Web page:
to take notice, that, for about five minutes, I was not able to speak, being overpowered with the love of God; when, rising from the my knees, I looked upon the people, and saw tears in their eyes, and the congregation at large, filled with solemnity. I took the basin in my hand, and attempted to baptize them; when I had had baptized five, the rest were fallen to the ground; however I baptized them on the floor, while they were crying out, and saying, "Lord Jesus have mercy upon us." I immediately called for the children to be brought up, two of which I took in my arms, the other five I commanded to kneel down, and I baptized them all with tears running down my cheeks; then I lift up my voice to God to bless the means. There was such crying in the congregation, that my voice could hardly be heard; and one particular circumstance I would have my reader to note; a girl of twelve years of age was continually calling for God to have mercy upon her. I went to her, and asked her, what she cried out so much for after the rest. Her answer was that she was afraid she should not be able to fulfill the
charge that was then given her. I asked her if she was not afraid her soul would be lost to all
eternity? Looking me earnestly in the
face, she burst out in tears. I left her, finding that she was not able to
express her feelings. The congregation was then dismissed, but would not
go home. I went into private, and returned God thanks for the mercies
received, imploring his presence, that he would not leave them comfortless
On the 22nd, the girl I have already mentioned rose up in
the time of preaching, crying out, and declaring to the congregation-that her
sorrow and sighing had fled away, and she had received that peace from God,
which the tongue could not express. The we sung, for joy, one of Dr.
Watts's hymns, "My god, the spring of all my joy." In singing
the hymn, the mother was able to testify of the love of God; and, after
conversing with them, I commended them in the hands of God.
crossed over the upper part of the river upon ice and reached Shelburne
Town about seven o'clock in the evening, and stayed there all night
On the 4th, we crossed Jordan River very easy, because the
ice had reached as far as Green Harbour. The next morning we had a great
number of Indians and white people. I preached from ii Cor. ch.
xiii. verse 5. God was pleased to manifest himself to those precious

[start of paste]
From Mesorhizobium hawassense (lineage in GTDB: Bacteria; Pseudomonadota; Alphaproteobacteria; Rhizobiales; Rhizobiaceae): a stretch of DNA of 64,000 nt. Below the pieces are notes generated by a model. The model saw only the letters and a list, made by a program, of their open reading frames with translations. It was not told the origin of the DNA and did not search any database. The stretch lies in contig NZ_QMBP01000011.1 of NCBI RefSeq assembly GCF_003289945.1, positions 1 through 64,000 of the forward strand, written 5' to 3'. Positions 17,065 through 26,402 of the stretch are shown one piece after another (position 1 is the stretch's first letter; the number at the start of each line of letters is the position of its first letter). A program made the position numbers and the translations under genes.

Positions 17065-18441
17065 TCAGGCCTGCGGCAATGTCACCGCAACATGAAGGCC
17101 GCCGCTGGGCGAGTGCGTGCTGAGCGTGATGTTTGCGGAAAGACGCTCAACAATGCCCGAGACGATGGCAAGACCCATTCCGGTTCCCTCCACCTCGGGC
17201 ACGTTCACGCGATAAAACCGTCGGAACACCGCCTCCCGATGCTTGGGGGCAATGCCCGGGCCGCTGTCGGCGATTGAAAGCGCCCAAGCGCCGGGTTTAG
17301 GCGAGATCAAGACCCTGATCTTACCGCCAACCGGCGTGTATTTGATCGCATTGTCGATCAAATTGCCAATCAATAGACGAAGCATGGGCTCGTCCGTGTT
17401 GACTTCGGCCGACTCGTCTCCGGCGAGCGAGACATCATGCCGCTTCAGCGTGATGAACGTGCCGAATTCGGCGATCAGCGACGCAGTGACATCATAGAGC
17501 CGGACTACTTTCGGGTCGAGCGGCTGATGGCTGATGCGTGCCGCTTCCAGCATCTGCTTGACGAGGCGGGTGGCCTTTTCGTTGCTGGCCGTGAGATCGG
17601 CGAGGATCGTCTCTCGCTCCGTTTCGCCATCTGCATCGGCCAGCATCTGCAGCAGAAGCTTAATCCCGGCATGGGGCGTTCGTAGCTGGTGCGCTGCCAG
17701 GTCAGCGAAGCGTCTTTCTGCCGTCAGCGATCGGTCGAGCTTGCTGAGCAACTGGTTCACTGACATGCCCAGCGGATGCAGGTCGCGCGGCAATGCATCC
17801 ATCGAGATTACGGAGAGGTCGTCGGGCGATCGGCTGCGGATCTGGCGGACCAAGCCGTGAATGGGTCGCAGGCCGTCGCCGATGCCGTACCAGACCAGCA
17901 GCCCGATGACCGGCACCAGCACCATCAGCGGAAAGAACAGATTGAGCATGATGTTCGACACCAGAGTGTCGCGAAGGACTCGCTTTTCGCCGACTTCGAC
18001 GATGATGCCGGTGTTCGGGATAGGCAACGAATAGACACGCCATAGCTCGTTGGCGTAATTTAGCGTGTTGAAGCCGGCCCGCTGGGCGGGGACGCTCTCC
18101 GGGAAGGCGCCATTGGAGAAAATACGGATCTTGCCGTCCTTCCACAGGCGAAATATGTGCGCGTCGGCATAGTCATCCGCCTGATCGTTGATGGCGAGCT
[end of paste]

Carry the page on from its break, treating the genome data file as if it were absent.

wounded souls, and we had great joy indeed. At two o'clock we set off for
Ragged Island; we had a great multitude singing praises to God through the
them accompanied me across the river on the ice; and then we parted with prayer. I felt much of the presence of the Lord. Here the Lord was preparing me for trials; the people persuaded me not to enter into this man's house, because his wife was a abandoned woman, one that had been on board a man of war all the last war; however, when I came up to the house, it was impressed upon my mind to go and see them. I knocked at the door, and had much such a reception as my Lord had among the Jews; she called me a pickpocket; I told her I thought she had nothing to lose; she then took the tongs, and gave me several blows on my arm with much violence, and wounded me much on my head; she also cut my hand, and I was constrained to hold her, with the blood running down on the side of my face and from my hand, which fell upon her and enraged her worse than before; however, being stronger than she was, I held her fast; my little boy was frightened, and cried, and ran away. After a while, her rage seemed rather to abate, and I was enabled to speak to her in the name of the Lord. I let her to, to see what was become of the boy, not thinking she would rage again in the former manner; but as I was going out of the door she got the broom, and struck me on the head. I went to seek the child, and afterwards went into a house, where cows are kept in the winter; I kneeled down, and laid my complaint before my God, and lifting my hand up which was then bleeding, and the blood trickling allover my face, begging the Lord to search my heart, whether I had lost these drops of blood for the gospel of Christ, and the good of souls; that he would be pleased to show me a token for good, so that I might not deceive myself. The Lord was pleased to pour down his blessing upon my soul, in answer to my poor petition; then was I strengthened and encouraged to go back, and said